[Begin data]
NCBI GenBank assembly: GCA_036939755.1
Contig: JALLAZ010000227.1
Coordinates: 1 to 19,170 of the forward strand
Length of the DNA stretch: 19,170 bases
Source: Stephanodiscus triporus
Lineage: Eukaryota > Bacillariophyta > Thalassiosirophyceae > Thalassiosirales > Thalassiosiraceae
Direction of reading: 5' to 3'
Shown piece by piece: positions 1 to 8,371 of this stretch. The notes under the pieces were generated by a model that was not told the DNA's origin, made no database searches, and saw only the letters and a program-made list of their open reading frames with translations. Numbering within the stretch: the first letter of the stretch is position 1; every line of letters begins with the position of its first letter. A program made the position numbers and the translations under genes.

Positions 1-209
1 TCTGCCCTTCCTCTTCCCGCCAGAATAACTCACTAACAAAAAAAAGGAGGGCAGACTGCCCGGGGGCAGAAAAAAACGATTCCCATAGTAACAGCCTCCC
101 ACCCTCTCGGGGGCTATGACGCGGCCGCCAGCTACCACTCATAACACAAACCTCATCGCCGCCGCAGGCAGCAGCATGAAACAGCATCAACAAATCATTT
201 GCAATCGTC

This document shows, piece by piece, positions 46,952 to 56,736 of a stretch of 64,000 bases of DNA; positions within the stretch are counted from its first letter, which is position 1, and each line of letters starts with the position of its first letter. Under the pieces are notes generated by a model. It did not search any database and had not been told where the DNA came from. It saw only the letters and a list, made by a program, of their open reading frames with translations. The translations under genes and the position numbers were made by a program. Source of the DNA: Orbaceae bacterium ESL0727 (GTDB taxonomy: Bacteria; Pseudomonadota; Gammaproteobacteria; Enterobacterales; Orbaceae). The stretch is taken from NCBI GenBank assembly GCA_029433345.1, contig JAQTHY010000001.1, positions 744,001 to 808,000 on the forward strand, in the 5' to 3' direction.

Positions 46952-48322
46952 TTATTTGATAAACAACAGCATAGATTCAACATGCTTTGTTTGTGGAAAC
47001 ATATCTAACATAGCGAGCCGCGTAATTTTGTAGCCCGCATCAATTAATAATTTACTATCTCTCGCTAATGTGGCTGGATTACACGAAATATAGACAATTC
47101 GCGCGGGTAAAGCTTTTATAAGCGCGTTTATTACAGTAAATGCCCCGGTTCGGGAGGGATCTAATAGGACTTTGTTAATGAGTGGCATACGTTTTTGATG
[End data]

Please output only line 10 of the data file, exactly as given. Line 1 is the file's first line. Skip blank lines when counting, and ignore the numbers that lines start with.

1 TCTGCCCTTCCTCTTCCCGCCAGAATAACTCACTAACAAAAAAAAGGAGGGCAGACTGCCCGGGGGCAGAAAAAAACGATTCCCATAGTAACAGCCTCCC